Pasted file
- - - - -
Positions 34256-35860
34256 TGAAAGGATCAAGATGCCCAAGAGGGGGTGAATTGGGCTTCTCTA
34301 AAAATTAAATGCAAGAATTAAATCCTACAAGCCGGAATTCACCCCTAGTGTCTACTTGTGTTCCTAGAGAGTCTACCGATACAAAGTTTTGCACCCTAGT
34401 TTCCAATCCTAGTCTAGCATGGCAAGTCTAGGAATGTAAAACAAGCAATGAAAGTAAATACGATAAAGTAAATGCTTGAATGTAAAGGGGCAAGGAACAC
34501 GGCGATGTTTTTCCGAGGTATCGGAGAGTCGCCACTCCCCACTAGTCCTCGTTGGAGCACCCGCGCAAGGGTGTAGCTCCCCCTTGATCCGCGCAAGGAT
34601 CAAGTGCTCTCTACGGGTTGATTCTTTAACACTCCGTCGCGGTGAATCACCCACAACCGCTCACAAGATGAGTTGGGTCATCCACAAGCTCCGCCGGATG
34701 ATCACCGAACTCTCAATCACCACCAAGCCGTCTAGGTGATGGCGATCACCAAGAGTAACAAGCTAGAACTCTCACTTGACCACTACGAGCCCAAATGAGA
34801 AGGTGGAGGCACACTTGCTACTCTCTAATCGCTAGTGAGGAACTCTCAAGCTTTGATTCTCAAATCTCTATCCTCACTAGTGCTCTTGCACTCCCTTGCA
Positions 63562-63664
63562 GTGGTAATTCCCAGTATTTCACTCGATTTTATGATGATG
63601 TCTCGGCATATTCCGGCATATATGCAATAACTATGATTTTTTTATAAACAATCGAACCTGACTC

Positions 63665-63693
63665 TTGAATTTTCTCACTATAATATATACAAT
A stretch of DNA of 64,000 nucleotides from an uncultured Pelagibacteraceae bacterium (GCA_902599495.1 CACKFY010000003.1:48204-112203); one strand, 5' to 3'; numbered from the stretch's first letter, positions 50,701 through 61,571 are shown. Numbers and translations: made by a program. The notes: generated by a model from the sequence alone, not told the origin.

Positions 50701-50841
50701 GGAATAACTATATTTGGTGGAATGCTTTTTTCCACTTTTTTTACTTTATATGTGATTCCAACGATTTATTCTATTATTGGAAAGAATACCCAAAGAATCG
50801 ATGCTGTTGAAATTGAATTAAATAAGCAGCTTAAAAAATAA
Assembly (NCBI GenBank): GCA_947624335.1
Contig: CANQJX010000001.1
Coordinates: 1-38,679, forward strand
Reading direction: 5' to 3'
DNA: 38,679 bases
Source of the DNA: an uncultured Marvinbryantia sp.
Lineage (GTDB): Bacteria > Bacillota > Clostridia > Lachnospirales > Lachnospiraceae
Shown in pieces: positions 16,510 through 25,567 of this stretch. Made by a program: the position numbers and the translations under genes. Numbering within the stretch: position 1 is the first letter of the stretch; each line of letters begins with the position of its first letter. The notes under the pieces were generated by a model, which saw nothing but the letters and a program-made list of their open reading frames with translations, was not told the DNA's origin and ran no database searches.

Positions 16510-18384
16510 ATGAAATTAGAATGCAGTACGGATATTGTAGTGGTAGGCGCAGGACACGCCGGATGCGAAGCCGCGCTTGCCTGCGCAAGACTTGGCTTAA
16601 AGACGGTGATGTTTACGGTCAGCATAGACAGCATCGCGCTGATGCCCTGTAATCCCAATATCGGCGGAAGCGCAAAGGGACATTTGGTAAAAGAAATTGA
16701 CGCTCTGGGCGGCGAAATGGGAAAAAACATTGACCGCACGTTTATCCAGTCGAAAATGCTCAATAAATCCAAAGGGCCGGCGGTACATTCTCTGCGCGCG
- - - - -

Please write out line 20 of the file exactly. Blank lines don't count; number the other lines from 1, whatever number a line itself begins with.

Coordinates: 1-38,679, forward strand